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“It’s not for the NRL to determine guilt or innocence”

These are the words NSW District Court Judge and former Chair of the NRL Judiciary, Paul Conlon, would use in instructing jurors, if he were to look after the Jack de Belin case in court.

A lot has been said this week about his case, as well as that of Cardinal George Pell.

People have discussed and debated at length, the validity of accusations, whether they believe the two men are guilty of the crimes they’ve been charged with or not, and the credibility of witnesses.

But what about the way the legal system work?

In particular, the jury system and court proceedings.

Cardinal George Pell was found guilty by a jury of child sexual abuse in December last year. But some have questioned whether the jurors would have been able to make a decision solely based on the evidence provided in court, that wasn’t influenced by any other commentary or information found online.

So, how seriously do jurors take their duty?

Judge Paul Conlon says jurors do, in fact, take their role very seriously.

“Judges will always direct a jury…that they must scrutinise the evidence of the complainant very carefully before they come to a decision. I believe they follow instructions…they do take their role very seriously.”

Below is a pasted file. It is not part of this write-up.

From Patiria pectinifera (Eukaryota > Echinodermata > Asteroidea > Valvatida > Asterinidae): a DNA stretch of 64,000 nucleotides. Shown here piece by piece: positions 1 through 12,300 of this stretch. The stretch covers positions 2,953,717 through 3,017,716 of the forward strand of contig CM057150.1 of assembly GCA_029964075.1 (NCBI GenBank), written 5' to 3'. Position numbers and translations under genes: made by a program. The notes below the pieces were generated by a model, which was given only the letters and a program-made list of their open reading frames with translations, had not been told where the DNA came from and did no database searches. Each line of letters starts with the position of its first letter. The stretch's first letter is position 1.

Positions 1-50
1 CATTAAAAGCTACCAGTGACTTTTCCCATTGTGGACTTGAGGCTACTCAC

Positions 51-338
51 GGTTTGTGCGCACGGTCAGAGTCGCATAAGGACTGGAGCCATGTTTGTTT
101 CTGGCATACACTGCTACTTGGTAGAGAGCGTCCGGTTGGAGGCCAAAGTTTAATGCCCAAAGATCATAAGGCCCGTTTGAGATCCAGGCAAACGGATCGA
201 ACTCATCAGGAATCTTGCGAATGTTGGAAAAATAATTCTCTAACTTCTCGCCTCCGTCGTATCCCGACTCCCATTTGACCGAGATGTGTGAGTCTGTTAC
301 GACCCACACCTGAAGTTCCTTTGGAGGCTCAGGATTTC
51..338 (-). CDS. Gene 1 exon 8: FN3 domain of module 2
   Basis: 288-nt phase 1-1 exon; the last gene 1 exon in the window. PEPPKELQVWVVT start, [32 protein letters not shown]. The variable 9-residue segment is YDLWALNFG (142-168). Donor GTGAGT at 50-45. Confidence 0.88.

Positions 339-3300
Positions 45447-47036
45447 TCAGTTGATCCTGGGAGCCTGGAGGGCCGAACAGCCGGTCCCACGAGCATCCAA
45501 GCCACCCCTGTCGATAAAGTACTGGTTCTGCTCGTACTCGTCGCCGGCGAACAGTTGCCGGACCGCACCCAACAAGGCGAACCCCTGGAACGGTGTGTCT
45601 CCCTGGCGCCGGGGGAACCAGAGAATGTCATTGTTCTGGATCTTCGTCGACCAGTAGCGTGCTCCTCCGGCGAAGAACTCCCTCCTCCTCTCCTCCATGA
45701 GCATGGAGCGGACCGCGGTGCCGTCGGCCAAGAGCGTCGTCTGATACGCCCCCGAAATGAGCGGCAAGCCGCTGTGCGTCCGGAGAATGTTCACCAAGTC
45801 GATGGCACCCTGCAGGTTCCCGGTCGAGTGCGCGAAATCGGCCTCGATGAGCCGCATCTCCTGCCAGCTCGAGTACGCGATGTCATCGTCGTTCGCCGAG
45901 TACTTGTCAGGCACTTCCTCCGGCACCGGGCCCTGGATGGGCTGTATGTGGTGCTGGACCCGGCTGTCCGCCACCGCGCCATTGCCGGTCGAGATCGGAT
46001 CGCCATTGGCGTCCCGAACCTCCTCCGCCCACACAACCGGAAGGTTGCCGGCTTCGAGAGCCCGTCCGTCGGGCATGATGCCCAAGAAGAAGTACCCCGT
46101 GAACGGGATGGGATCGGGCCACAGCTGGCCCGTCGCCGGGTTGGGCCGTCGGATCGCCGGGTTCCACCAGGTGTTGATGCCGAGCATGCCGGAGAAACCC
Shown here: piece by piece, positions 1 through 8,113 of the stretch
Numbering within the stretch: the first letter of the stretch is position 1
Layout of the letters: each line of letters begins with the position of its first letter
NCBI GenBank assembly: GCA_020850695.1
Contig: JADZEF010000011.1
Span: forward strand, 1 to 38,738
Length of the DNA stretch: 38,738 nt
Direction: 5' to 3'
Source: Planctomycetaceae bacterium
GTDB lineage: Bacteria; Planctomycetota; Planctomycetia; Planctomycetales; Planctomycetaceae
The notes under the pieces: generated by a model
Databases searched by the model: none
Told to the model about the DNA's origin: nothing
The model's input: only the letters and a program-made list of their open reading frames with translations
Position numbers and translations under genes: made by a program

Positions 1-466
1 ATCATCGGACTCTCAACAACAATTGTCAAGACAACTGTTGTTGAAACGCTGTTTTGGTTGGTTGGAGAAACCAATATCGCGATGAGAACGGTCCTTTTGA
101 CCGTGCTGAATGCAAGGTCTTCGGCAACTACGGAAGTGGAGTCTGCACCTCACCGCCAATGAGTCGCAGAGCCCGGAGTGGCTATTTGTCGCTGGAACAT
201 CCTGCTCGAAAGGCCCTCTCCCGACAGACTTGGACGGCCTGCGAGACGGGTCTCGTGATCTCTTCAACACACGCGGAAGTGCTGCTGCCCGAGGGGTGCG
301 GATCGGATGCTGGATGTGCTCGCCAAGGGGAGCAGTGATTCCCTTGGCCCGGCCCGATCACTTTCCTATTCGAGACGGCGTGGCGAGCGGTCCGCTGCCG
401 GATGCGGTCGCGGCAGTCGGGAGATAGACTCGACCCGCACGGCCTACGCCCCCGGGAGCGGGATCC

John mentions a listener once called in to say she was on the jury of a particular case, where they all believed the defendant was guilty, but ruled not guilty as prosecutors were unable to prove this beyond reasonable doubt.

“I’ve seen examples of that” says Judge Conlon.

In the Pell case, strict suppression orders were in place, preventing the general public from knowing much about the case. But in the case of Jack de Belin, no such order exists.

Headlines have been dominated by stories about the case, leaked witness statements, and commentary from leading figures.

“Some might be able to [switch off] when they listen to a Judge’s direction…but you just don’t know how much impact the media has had.”

Unfortunately, the case isn’t expected to be completed for at least 18 months, which John and Erin both say is too long.

Is this because of the time it takes to complete an investigation? Or is it a sign of a legal system that’s under resourced, and too clogges.

“It’s got nothing to do with the investigation…Some will take a long time but this one would be done and dusted now. The fault lies with the court system.”

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